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What does it mean by N-Tiered and N-Layered architecture/design?

Is there any difference between N-Tiered and N-Layered architecture/design?

If yes, what is the difference?

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Related: stackoverflow.com/questions/120438/… –  Marijn Oct 5 '11 at 11:44
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3 Answers 3

up vote 10 down vote accepted

People often use the two terms interchangably in that they can describe an architecture as being both multi-layered and multi-tiered. My take on it is that generally a tier refers to some physical separation while a layer is more of a logical separation.

For example, a typical web application I would say has a front end - what's displayed in the browser - and the actual application logic running on the application server, and a database. This could be referred to as 3 tiered, since there is a database server, an application server and the client machine. Just as easily, however, one may refer to the database layer, the logic layer and the presentation (or UI) layer.

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N-tiered refers to the "distributed" layers of a system (i.e. server and client), whereas n-layered refers to the layers in a self-contained program; although the two are often used interchangeably, some suggest that there is a significant difference (like the one I mentioned above), as seen on the first paragraphs on Multitier architecture and Multilayered architecture on Wikipedia explains the difference.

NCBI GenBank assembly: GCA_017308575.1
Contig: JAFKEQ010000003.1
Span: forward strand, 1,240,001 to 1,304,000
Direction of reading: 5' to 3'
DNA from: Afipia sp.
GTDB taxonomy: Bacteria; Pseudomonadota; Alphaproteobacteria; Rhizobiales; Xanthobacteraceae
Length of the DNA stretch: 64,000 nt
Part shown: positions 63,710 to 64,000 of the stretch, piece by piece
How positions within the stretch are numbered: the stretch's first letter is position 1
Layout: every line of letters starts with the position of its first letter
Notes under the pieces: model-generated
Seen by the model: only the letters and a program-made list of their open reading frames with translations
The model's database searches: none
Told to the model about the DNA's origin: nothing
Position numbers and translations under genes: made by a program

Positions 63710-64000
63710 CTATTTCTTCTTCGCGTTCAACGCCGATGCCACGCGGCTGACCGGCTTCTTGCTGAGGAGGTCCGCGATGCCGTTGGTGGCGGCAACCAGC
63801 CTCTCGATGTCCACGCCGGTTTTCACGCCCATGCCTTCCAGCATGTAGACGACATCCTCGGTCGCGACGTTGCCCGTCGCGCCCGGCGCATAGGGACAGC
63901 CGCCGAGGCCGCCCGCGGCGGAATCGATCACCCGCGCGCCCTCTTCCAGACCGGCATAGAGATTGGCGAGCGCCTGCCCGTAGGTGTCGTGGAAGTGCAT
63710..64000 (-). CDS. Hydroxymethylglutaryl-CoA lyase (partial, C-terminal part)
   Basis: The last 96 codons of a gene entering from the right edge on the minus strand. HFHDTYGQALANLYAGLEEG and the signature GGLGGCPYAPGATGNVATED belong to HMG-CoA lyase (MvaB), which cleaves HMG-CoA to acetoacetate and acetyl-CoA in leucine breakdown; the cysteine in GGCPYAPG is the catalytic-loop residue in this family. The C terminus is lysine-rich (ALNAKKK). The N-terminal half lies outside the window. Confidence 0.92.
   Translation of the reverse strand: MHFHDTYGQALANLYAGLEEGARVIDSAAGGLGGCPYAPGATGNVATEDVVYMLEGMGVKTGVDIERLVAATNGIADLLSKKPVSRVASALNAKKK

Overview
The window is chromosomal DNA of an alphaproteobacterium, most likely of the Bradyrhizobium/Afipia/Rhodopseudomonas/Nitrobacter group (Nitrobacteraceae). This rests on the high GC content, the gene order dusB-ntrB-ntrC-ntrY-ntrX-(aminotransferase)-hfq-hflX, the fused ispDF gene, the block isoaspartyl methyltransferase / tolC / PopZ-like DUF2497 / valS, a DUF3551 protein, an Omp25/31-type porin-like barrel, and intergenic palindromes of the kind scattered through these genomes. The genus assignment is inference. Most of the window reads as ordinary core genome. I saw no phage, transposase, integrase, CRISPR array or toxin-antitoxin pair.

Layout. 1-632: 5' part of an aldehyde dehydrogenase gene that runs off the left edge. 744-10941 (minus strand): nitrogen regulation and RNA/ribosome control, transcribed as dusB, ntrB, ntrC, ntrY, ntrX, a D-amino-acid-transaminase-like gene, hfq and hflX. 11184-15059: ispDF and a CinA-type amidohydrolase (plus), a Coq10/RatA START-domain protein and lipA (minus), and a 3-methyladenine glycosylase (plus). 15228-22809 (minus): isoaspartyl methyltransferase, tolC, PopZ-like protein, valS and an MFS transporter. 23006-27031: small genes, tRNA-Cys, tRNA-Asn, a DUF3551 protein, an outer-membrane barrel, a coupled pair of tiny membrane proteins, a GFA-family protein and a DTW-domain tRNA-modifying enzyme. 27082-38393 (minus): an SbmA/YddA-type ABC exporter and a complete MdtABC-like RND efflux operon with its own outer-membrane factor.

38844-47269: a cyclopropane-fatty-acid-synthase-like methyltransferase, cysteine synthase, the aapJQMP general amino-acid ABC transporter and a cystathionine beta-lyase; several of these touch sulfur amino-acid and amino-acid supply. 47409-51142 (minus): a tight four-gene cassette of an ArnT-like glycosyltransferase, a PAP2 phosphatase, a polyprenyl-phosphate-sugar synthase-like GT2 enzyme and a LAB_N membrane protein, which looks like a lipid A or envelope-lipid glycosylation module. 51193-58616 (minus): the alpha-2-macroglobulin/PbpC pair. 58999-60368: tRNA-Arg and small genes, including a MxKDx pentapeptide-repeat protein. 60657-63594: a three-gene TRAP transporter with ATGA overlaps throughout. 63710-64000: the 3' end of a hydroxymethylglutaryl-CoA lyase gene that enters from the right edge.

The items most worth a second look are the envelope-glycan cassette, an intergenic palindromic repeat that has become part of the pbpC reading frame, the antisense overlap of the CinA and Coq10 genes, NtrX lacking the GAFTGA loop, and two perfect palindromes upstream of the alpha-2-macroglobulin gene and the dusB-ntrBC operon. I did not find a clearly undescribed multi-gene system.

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+1: references. –  S.Lott Jul 25 '09 at 15:48
    
Thanks for the vote! –  Cecil Has a Name Jul 25 '09 at 17:26
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This SCEA Study Notes explains the JEE differences between tiered and layered architecture

Tiers of a Java EE System

* Client (GUI and Web): GUI directly interacts with web tier. Web uses browser, applets to interact with web server through HTTP. Responsible for direct presentation and interaction with user.
* Web components: processes web requests. Acts as mediator between clients and business components.
* Business: (solves domain-specific) business problems. The abstract business logic processing happens in this tier.
* Integration and Resource: handles connectivity with data stores and other (legacy) systems. 

Layers of a Java EE System

* Virtual platform (component APIs): used to implement/support business logic. API Components include: JavaBeans, Java Servlets, JavaServer Pages/Faces, Java Message Service API, Java Transaction API, etc.
* Application infrastructure (container): responsible for executing the application. Also provides services like: security, transactions, JNDI, and other connectivities.
* Enterprise services (OS): responsible for the execution environment of the application infrastructure. Provides computing time and access to (abstract) hardware.
* Compute and storage: the hardware or physical server. Provides computing power for the OS.
* Networking infrastructure: responsible for networking services. 
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